We found the old car in the field at the back of the house. It was a land rover, battered and rusted, its dark green paint almost entirely stripped away. Both number plate and lights had been taken and one of the wing mirrors was snapped off. The doors were unlocked and inside the leather of the seats was scuffed and cobwebs were building up in the corner. It was a wreck, but my siblings didn't care. To them, it was a treasure.
Colin thought we could play pirates and pretend it was our ship, but it didn't really look like a ship and it wouldn't even if we got a stick and tied a sheet to it and pretended it was a sail, like he wanted to.
Amy wanted to bring things from the house and make it into a den and have tea parties, but the boys agreed that tea parties were for girls and cars were for boys, so Amy should stay well away. She cried, but they ignored her.
Owen said cars were for driving and we should use this to drive to the beach, because our parents said they were too busy to take us and he wanted to build a sand castle. Of course he was only seven and he couldn't drive, but he assured us he'd watched it done hundreds of times and it was easy.
"All you have to do," he told us confidently, "is turn the wheel and pull the brake when you want to stop, it isn't hard." This suggestion proved popular until someone pointed out we didn't have any petrol.
I didn't really care what they did with it, so long as they got it out of my field. It was blocking my favourite reading tree. The only thing that interested me about the car was the boot. It was locked. If the doors were open and the car was abandoned, why would they lock the boot?
"How about a fort?" Colin asked. "It would be a good fort. We could build battlements on the roof." Owen considered, but eventually shook his head.
"No, it just can't be a fort. I think it's a car and it has to stay a car. You can make anything into a fort, a tree or a bench can be a fort. A car is different. I don't think it's any old car either. I think it's special."
"Like Chitty Chitty Bang Bang!" Amy exclaimed. "Maybe it can fly." Investigations were made. Buttons were pressed, the bonnet was hammered at. Encouragement was shouted.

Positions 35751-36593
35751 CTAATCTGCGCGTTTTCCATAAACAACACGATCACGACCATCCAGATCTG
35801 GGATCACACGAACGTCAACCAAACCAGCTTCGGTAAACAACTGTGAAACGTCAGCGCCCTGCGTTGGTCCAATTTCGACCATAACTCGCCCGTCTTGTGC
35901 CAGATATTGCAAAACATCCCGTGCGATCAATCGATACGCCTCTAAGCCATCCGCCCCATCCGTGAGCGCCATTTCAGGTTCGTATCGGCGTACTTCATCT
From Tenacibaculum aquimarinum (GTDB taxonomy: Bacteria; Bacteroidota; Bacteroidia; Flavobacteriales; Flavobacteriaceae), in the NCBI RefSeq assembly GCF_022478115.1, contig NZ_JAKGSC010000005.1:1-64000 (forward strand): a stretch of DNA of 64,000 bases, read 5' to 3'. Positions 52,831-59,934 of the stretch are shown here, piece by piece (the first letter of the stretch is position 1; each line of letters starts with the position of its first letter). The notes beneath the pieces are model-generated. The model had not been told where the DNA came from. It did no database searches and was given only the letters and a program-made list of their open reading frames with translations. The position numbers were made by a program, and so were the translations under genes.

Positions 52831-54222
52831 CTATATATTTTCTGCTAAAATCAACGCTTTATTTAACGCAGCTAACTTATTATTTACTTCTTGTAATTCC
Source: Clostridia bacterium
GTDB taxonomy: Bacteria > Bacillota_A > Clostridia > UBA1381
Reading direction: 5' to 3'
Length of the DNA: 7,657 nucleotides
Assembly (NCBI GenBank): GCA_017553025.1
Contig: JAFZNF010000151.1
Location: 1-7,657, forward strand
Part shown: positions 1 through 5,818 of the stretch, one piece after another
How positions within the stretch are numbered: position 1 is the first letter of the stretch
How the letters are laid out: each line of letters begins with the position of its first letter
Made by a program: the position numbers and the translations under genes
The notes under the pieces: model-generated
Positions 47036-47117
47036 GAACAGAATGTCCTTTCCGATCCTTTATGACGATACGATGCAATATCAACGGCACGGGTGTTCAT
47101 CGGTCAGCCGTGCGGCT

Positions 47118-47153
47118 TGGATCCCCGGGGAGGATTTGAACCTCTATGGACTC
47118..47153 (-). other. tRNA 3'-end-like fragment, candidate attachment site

"Come on Chitty, come on!"
"Where are your wings, they must be somewhere!"
"Maybe it's not a magic car."
"It is it is. I just know it!"
"Come on Chitty, come on, fly!" It was all to no avail. The old land rover remained stubbornly earthbound.
"Maybe we have to paint it." Amy mused. "That's what professor Potts did." Hot debate as to the source of the paint followed. Colin had paints in his paint box and Amy had some precious face paints at the back of the cupboard, while Owen knew that dad had proper grown up paint in the shed, but that simply wouldn't do, because it was white and everyone knew that Chitty was red.
I still didn't say anything. I was eight, I was older, I was wiser, I knew magic wasn't real. This car was not and would never be Chitty Chitty Bang Bang, because Chitty was fictional and made up by the same man who wrote about the spy who stopped an evil man called Goldfinger, though he shouldn't be called that because his fingers were normal coloured, I'd watched very carefully when mum and dad had let me see the film.
If the spy man, I couldn't remember his name, James something and then some numbers, was here now, he wouldn't want to make a fort. He would look at the locked boot and say it was "very suspicious." Or something. He could probably open the lock without keys too, but I couldn't do that. I'd asked my dad to teach me once, but he said only bad people picked locks, because nice people only opened locks when they had the keys, so I asked "What about locksmiths?" He said that was different, but I didn't see how.
I wondered if I could get a locksmith to open the boot, as they were allowed. I just kept looking at it and wondering how to get it open.
"It'll have to be a fort." Sighed Owen eventually, bowing to defeat as still his treasure failed to sprout the long searched for wings. "It's a shame."
"What d'you think's in the boot?" I asked timidly, but my questions fell on deaf ears. A fort was under construction. Who cared about the boot? No one, except me. I watched the others run off into the distance, Colin tousle haired and grass stained kneed skipping haphazardly ahead with Amy running desperately behind, trying to keep up, blonde curls flying in the wind. Colin tried to walk slower, with the composure of a grown up, because seven year olds should know better than six and five year olds, but in the end he was still building a fort, just like them. I would have to be a spy alone, just like James... Bond. That was his name.